BOISE – Idaho could allow field burning to resume later this year after the Environmental Protection Agency said a recent federal court ruling doesn’t prevent the state from issuing burning permits.
The state had previously said it wouldn’t issue such permits this year in light of the court ruling.
Reopening debate on the controversy is a victory for farmers who grow crops such as bluegrass seed and say burning residue is necessary for healthy yields. They have complained Idaho hasn’t done enough to protect their interests.
It’s a blow to clean-air activists who argue field burning is dangerous and hurts people’s health, especially those with respiratory ailments. Safe Air For Everyone, which is based in Sandpoint, and the American Lung Association of Idaho filed the court challenge that led to the earlier no-permit decision.
The issue has been especially contentious in North Idaho, where Rathdrum Prairie field burning has collided with a rapidly growing population and an economy that’s based largely on tourism.
On Monday, Gov. Butch Otter called for farmers and the activists to negotiate.
He demanded that activists who have waged a legal fight over grass burning suspend any pending litigation by Friday for talks to begin. Otter also said farmers should suspend any legal claims, but grass growers told the Associated Press they don’t have any pending litigation.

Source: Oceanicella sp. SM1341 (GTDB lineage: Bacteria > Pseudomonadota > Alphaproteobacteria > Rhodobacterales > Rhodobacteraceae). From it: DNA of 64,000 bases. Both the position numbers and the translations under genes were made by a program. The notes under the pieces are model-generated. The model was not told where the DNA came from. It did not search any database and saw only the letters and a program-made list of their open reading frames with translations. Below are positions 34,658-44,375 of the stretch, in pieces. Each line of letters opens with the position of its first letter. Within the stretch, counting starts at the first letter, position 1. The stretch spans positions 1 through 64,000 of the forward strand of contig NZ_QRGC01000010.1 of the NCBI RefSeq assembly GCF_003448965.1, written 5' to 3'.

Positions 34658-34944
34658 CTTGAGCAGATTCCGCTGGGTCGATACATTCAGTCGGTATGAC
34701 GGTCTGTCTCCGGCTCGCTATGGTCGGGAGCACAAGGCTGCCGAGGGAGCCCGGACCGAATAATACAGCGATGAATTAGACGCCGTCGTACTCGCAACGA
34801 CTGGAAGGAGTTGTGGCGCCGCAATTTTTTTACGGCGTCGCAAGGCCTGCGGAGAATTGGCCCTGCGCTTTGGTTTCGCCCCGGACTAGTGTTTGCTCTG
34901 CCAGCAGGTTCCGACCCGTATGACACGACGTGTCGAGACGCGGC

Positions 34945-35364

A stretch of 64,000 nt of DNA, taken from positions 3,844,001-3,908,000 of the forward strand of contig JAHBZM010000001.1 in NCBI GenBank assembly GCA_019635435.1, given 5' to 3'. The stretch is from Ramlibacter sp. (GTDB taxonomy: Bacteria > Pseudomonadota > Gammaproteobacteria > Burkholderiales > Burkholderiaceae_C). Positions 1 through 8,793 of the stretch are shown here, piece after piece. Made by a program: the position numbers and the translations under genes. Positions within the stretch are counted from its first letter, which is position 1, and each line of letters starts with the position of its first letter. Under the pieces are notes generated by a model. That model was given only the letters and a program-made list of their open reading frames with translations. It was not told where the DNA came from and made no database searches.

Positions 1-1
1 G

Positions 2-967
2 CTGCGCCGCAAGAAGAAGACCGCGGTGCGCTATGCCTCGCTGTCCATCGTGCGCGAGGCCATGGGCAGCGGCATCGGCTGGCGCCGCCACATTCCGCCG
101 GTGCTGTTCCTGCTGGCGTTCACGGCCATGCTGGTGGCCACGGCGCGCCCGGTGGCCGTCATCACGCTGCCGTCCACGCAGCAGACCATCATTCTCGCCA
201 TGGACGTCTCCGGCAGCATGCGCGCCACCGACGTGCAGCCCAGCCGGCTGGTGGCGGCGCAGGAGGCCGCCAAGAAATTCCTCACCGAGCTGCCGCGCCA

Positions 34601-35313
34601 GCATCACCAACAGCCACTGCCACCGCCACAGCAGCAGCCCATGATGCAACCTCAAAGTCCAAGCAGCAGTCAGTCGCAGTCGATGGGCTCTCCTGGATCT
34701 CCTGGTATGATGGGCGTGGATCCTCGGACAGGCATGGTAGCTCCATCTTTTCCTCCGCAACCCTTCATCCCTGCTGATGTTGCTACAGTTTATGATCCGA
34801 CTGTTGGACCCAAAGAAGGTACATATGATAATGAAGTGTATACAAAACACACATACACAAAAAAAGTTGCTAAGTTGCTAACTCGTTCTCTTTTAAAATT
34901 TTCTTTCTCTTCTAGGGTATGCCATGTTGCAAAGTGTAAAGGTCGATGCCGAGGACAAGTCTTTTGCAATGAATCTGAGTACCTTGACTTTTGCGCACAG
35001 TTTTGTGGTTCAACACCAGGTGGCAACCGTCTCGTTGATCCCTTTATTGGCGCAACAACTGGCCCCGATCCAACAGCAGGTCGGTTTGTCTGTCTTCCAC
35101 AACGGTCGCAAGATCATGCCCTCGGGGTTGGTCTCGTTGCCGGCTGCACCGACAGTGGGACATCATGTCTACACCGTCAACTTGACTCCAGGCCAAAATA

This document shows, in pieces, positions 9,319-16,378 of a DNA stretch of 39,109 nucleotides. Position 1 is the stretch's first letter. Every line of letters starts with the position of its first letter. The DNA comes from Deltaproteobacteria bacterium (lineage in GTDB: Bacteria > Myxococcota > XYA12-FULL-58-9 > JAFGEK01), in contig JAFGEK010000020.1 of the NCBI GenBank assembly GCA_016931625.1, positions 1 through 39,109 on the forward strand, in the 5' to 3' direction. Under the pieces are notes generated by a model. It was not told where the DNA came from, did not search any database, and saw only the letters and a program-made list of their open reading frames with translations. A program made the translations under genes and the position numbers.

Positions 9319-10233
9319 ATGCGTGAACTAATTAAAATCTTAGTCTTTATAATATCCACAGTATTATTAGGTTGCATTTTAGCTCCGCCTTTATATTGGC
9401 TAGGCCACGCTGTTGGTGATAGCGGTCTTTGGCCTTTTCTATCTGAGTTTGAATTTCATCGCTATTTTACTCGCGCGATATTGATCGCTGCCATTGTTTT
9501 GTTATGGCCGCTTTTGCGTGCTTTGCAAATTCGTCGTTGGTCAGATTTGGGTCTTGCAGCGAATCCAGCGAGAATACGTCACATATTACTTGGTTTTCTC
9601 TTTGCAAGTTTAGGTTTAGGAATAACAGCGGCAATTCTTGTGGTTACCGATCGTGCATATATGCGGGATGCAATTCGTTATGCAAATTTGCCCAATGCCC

“If you want a solution and are committed to the ground rules we can move forward,” Otter wrote in a letter to the groups, including the Idaho Grain Growers and the Nezperce Prairie Grass Growers Association, along with Safe Air for Everyone.
Mark Warbis, a spokesman for Otter, declined to say whether the governor would allow burning permits to be issued if Safe Air for Everyone won’t suspend its court fights.
“He’s not going to go into hypotheticals,” Warbis said. “We’re hoping to find a solution that works for the long term.”
On Jan. 30, the 9th U.S. Circuit Court of Appeals ordered the Environmental Protection Agency to reconsider its authorization of grass field burning in Idaho. State officials interpreted the order to mean they couldn’t issue burning permits while the EPA reconsidered Idaho’s field burning rules.
As a result, the state Agriculture Department said in February it would not issue permits this year.
But on Friday, the EPA told the state in a letter that the court’s ruling didn’t forbid Idaho from issuing burning permits while the federal regulator reconsiders the state rules, Warbis said.
Agriculture groups hailed the EPA interpretation. Burning permits, should they be issued, could come in time for fall burning, said Nathan Riggers, president of the Nezperce Prairie Grass Growers Association.
Patti Gora, executive director of Safe Air For Everyone, didn’t immediately return phone calls seeking comment.
EPA officials handling the Idaho case weren’t immediately available for comment Monday evening, said Mark McIntyre, a spokesman in Seattle.